began, on the part of those who had most sneered agaiurt 
the whole thing down to a few weeks before its commence- 
ment. I can also assure you, as the strongest commendation, 
that the illibend party cannot conceal their dislike, and in 
some degi*ee their fear, of the growing strength of the Asso- 
ciation, in which circumstance as geologists we are particu- 
larly interested. We must take care not to hint this last 
argument to the Tories, many of whom are helping forward 
the cause gallantly at present, and. Heaven be praised, we 
seemed in no danger of splitting on the rock of politics, 
which I always fear much more than any occasional squabbles 
amongst ourselves, which can never come to anything like 
lasting feuds in a body collected from so many different 
quarters. The moral of all this is, Go next year to Birming- 
ham if you can, although your adviser has been only to two 
out of eight meetings. Did you really manage* to drink 
nothing but water at old Jones * ? 

Pray write and gossip at full when lounging at the Athe- 
ncDUUi to mo, and never imagine you can say enough. 

As to the Glen Roy case, I saw, in Orust in Sweden, 
great beds of stratified gravel and sand like those which 
cover our Scotch hypogene rocks entirely destitute of shells ; 
yet tliere were beds of shells like those of Uddevalla, and sea 
beaches at still higher levels. Mind I tell you about the 
absence of shells in some of my Norwegian Newer Pliocene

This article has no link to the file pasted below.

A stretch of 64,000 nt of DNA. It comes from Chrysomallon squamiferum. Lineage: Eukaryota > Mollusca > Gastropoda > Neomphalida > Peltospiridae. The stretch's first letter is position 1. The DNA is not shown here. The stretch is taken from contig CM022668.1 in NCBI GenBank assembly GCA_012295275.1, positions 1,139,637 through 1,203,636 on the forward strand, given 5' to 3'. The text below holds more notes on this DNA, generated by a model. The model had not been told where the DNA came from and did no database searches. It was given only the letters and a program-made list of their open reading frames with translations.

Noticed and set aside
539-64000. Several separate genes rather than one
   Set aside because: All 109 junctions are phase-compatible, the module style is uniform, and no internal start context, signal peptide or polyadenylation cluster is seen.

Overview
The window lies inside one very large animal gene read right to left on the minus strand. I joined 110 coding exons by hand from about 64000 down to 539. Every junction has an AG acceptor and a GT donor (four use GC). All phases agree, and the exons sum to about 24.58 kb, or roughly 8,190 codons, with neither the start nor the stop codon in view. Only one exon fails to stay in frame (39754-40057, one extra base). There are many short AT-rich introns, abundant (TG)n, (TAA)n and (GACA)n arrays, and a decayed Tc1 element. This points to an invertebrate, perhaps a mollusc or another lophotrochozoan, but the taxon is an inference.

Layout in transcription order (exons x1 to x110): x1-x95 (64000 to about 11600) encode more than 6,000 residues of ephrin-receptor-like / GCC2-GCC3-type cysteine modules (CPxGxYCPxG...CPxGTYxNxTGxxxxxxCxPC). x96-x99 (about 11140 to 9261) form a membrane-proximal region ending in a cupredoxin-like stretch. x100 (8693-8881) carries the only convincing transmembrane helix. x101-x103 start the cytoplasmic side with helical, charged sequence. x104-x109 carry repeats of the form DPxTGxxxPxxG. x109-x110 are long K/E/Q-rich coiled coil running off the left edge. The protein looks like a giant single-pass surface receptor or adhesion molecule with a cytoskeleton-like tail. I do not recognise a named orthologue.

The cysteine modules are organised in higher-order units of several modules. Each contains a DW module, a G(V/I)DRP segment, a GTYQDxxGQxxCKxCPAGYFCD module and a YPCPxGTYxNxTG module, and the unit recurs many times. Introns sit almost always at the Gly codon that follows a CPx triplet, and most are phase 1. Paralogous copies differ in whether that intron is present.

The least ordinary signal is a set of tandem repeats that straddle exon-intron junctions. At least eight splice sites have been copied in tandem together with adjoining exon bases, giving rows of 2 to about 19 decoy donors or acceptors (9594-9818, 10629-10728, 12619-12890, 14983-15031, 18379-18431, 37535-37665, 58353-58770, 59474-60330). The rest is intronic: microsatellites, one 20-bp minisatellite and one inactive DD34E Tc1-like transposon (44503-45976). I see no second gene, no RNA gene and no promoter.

BoUovo me, my dear Darwin, ever most truly yours, 

Chables Ltell. 

■839. DR' FITTON'S REVIEW. 47 

To De. Pitton. 

Einnordy: August 1, 1839. 

My dear Dr. Fitton, — Although we are not far north of 
Edinburgh, your review only reached my father's house 
last night, and I hare this morning read it through without 
stopping, and with very great pleasure and profit, for it con- 
tains much that is new to me, as well as much that is grati- 
fying. Indeed I suspect you must have left out those 
passages of an * excoriating ' character which you hinted at 
when we last met, or must have thought me one of the most 
sensitive of authors. I have certainly reason to .be more 
than satisfied, for it is a piece of good fortune which happens 
to few even once in their lives, to be criticised by a reviewer 
who has read and thought over all they have written, as well 
as what others have done and said, and to still fewer who 
liave that luck, to come off with so much praise. I am very 
glad that you have dwelt so clearly, in your ample analysis 
of my * Elements,' on those points in which it differs from the 
* Principles.' I do not remember a single point in which I 
think you have misunderstood me, geologically speaking. 
The first note I think of a slight mistake is where you 
ascribe to Scrope a section which is my own of the lava of the